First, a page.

Have Donald Trump and his team just picked a new Trump-Russia scapegoat in the White House?

With four people having been arrested and two of them having pleaded guilty, the participants in Donald Trump’s Russia scandal have figured out that a whole lot of them are going down. They’re each just trying to make sure it isn’t them. We’re seeing plea deals, cooperating witnesses, and strategic leaks aimed at steering investigators in certain directions. In short, they’re trying to scapegoat each other. Now it appears Trump and his team may be trying to scapegoat a specific individual in the White House.

If you were familiar with the name “Dan Scavino” when the week began, it was only because you know him as Trump’s social media director. He’s the guy who posts promotional tweets to Trump’s Twitter account and such. Apart from that behind the scenes role, he’s largely been invisible to the public – until this week. Suddenly, he’s been invoked in a potentially incriminating manner in the Trump-Russia scandal twice within the span of a few days, and at least one of those instances came from Trump’s own team.

After Trump accidentally tweeted a confession to felony obstruction of justice this week, he then claimed that his attorney somehow wrote the tweet. Kellyanne Conway asserted that she witnessed the whole thing and it went exactly as Trump had claimed. She also insisted that Dan Scavino was involved in the posting of the tweet (link). At the time it was unclear why she chose to drag him into it.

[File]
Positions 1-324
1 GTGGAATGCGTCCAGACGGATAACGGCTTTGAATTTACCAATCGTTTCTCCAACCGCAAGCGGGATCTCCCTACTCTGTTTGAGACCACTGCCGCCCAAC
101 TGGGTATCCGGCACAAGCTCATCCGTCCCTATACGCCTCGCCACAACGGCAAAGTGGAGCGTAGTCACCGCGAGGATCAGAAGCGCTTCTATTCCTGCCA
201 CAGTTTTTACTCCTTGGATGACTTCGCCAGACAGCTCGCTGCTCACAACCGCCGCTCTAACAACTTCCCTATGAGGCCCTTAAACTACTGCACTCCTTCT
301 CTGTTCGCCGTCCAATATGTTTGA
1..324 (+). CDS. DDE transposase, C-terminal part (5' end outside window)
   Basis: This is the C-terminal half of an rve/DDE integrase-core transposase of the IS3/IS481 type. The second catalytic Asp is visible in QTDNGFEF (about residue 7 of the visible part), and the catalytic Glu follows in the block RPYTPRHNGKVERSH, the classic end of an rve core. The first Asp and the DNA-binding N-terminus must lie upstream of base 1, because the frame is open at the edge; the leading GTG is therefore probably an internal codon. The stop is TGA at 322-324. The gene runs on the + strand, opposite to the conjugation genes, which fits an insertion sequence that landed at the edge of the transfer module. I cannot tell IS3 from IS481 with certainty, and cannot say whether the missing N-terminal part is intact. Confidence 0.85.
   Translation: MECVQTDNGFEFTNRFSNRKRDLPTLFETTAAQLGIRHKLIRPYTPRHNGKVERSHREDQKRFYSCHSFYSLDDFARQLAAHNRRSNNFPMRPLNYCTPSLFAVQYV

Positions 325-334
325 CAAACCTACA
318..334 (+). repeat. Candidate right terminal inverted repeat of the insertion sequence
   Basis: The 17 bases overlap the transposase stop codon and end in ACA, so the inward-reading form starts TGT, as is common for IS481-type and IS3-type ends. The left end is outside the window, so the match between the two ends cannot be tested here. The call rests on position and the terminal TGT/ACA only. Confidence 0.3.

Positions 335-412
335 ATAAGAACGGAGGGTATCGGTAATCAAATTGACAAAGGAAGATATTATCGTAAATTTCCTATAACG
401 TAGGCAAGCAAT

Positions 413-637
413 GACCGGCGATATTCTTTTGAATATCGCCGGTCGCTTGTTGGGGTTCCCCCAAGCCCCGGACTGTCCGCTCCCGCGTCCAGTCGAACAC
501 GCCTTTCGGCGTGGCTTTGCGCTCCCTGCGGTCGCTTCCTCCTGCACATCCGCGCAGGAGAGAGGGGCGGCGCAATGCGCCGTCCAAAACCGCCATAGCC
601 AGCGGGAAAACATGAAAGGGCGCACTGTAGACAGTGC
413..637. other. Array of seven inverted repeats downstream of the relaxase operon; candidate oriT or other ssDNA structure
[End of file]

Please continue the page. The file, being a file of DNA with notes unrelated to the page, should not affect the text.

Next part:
Then CNN reported today that after Donald Trump Jr’s meeting with the Russians, his friend Rob Goldstone continued to communicate with – you guessed it – Dan Scavino after the meeting (link). We don’t yet know how CNN got these emails. But if they did come from Trump’s team, it would be the second time this week in which they’ve pushed the otherwise obscure Scavino front and center in the Trump-Russia scandal. It may be time for Dan Scavino to start asking why.

Bill Palmer is the publisher of the political news outlet Palmer Report